For me, I want to read certain books, and for some reason, my favorite authors refuse to churn out a book a week–go figure.
So, I try to write the kind of stories I want to read. An idea occurs, a wild moment of “what if” and I must write it.
Sometimes it’s just a scene or a drabble. Sometimes it is a poem. Other times it will be a short story or a novel.
No matter where I am, I want to talk about books. Books and the craft of writing absorbs me. The internet offers me the chance to learn new things about writing craft and gives me a hundred places to discuss them and people to “talk shop” with.
Reading books and writing obsesses me, and everything motivates me.
I’m not sure why, but I do my most creative work when I should be doing something else. My best writing gets done when I should be getting ready to leave the house for an appointment.
As writers, we talk and talk and talk about a character’s motivation, but the author’s motivation is critical. WHY are you writing?
When I am fired up, I do my best work. Life can be complicated here on the homefront, so writing is an escape from dealing with the realities of being the family caregiver and living with chronic pain. I can write anytime, anywhere, under any circumstances. Sometimes I don’t feel too creative, but at that point, my blogging skills kick in. For me, blogging is talking about writing, and that’s writing too. It keeps me thinking.
In many ways, I am a social justice warrior. I write about all kinds of people experiencing hard times and injustice, and the fallout that sometimes occurs. Sometimes the good people don’t win, and how they handle defeat is the real story.
When I have an idea for a story, it’s never with the intention of preaching a sermon—I leave that to better qualified people and more adept authors. The stories I want to write are about people who face great challenges and how those events shape their actions.
Life and all its many detours intrigues me, and as a reader, I gravitate to those kinds of novels, in all genres. Memorable characters grow on you over the course of the book–they are not delivered fully formed on the first page. They are intriguing, and we don’t always know what they will do next. There is a hint of mystery about them, and if the author did their job, at the end of the book we don’t want those characters to leave.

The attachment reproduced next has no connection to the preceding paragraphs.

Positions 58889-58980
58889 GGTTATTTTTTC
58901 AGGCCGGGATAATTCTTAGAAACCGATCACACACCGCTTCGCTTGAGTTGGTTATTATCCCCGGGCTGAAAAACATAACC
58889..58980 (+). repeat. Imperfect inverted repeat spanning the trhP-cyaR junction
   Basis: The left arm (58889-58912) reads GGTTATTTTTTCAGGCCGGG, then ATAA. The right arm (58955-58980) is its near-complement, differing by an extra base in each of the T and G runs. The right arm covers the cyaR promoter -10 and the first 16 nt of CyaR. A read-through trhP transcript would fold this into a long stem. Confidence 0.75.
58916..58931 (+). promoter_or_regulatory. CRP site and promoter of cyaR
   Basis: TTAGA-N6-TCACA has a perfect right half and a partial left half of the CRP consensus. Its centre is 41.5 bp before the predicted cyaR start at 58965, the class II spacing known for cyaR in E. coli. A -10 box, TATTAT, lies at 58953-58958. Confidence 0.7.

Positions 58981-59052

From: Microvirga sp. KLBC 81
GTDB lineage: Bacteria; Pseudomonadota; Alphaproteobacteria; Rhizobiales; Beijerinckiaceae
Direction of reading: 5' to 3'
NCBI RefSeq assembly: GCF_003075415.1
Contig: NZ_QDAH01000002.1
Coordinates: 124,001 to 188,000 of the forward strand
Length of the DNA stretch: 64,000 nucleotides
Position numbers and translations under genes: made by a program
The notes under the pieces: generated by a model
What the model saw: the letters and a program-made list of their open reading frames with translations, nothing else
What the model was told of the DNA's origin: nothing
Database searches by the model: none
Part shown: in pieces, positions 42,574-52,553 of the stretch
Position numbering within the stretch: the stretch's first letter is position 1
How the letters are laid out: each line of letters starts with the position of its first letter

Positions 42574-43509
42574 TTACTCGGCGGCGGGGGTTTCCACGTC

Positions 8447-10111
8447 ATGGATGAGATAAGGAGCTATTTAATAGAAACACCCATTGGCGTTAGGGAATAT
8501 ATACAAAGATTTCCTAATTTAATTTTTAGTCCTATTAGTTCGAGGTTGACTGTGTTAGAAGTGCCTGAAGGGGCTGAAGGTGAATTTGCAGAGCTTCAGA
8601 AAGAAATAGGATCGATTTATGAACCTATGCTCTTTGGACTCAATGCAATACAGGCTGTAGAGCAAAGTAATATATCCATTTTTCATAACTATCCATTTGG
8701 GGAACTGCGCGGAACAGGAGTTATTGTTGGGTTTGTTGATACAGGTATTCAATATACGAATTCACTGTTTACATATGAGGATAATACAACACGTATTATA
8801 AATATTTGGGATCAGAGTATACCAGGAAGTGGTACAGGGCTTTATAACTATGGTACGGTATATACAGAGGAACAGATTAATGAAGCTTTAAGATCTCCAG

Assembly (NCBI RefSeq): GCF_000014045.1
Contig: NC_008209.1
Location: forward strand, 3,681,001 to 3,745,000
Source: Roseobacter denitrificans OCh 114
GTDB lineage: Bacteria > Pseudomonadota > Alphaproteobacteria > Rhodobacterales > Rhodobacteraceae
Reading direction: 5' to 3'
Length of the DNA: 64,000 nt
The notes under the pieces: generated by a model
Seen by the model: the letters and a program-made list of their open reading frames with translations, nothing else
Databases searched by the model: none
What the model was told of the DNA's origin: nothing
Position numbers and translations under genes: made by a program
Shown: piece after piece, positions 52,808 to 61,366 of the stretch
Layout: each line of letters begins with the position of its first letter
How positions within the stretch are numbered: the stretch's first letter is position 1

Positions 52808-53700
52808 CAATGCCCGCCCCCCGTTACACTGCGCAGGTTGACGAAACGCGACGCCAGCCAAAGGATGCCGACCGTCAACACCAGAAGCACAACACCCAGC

We want to instill an air of mystery in all our characters, whether we write sci-fi, romance, fantasy, pot-boilers, or cozy mysteries. People cease to intrigue you once you think you know all there is to know about them.
It is the complexities of your friends that keep them interesting, the little things you never knew that surprise you when they are revealed.
Developing a character, deploying just enough information at the right moments to pique the reader’s curiosity is a balancing act, and not everyone can do it with finesse. Thus, I read and read and read—classic literature, epic fantasy, cozy mysteries, spy novels, vampire romances, and space operas—I read in all genres, hoping to gain an idea of how it’s done right.
I also find many examples of how it’s done wrong.
My advice today? Read widely, read daily, read in all genres, even those you “don’t like”—but read. Reading widens your mind, and an open mind is creative, and a creative mind puts out great work.
Trying to master the balancing act of creating compelling characters and setting them in intriguing circumstances motivates me. I love the feeling of meeting the challenge, picking up the gauntlet tossed down by my favorite authors, the “ah hah” of having written a story I would want to read.